This chapter describes advances during the past decade in understanding flow dynamics and how water-quality constituents, such as salinity, heat, oxygen, nutrients, contaminants, and more, move within California’s Sacramento-San Joaquin River Delta. Water-quality constituents are affected by water diversions and other human manipulations of flow and they greatly affect the quantity and quality of habitats in the Delta.
Along with human intervention, the Pacific Ocean, the Central Valley watershed, and the atmosphere, are a few drivers of flow and transport in the Delta. These drivers provide a conceptual framework for presenting recent findings. The tremendous expansion of acoustic and optical instruments utilized in the Delta over the past decade has greatly improved our understanding of how tidal variability affects flow and transport. Sediment is increasingly viewed as a diminishing resource needed to sustain habitat and tidal marsh, especially as sea level rises.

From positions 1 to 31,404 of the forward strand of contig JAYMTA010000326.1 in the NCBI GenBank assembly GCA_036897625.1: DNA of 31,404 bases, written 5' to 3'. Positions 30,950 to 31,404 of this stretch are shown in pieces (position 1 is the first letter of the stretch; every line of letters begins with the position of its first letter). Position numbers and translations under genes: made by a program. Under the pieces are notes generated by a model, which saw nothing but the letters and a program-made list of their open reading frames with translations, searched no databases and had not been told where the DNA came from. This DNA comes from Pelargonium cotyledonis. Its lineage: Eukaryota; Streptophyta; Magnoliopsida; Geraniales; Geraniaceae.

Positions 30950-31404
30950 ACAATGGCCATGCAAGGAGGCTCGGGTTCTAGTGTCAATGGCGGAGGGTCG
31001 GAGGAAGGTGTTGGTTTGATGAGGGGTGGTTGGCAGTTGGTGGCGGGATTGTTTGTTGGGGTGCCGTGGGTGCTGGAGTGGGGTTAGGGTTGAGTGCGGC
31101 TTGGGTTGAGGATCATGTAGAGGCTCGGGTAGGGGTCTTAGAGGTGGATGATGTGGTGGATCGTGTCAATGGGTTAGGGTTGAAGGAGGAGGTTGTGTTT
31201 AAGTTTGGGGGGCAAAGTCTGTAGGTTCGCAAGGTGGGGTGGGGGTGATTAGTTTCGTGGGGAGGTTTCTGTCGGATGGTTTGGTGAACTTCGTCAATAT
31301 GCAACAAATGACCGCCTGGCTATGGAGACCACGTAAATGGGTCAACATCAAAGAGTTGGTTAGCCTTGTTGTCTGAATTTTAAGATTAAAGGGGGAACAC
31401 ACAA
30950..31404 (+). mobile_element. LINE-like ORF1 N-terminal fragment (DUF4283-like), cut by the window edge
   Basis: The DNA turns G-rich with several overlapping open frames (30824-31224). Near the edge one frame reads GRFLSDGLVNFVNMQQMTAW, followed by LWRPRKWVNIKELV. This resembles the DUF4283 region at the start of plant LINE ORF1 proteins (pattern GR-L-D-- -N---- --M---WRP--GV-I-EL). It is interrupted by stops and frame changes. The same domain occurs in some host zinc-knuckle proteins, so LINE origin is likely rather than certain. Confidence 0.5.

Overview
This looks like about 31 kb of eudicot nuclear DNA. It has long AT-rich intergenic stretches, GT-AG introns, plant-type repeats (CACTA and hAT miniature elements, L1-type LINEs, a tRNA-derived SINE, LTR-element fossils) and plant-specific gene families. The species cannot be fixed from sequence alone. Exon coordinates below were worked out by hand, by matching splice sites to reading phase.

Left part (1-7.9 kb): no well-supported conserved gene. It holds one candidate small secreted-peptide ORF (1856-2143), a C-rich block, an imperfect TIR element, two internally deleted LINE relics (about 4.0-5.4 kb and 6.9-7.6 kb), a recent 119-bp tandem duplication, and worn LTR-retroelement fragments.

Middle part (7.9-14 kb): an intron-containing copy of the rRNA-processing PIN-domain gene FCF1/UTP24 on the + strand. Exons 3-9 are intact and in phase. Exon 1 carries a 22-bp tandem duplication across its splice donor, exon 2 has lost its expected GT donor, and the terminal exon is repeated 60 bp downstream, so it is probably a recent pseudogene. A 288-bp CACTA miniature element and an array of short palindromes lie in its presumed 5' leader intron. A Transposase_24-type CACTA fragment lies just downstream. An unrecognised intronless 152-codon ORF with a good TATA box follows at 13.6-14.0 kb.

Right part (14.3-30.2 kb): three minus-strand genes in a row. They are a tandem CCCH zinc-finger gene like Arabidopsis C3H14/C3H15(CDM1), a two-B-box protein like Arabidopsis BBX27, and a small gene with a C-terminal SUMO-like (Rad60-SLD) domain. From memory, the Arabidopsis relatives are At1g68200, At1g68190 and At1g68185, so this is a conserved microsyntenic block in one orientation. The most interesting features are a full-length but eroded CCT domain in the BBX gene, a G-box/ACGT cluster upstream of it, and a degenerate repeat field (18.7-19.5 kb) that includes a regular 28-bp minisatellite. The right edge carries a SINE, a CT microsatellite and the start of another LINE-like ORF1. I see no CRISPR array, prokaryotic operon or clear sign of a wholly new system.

Connections between the watershed, Delta, and San Francisco Bay that have been studied recently highlight that a landscape view of this system is needed rather than consideration of each region individually. Interactions of multiple drivers and information gaps are discussed.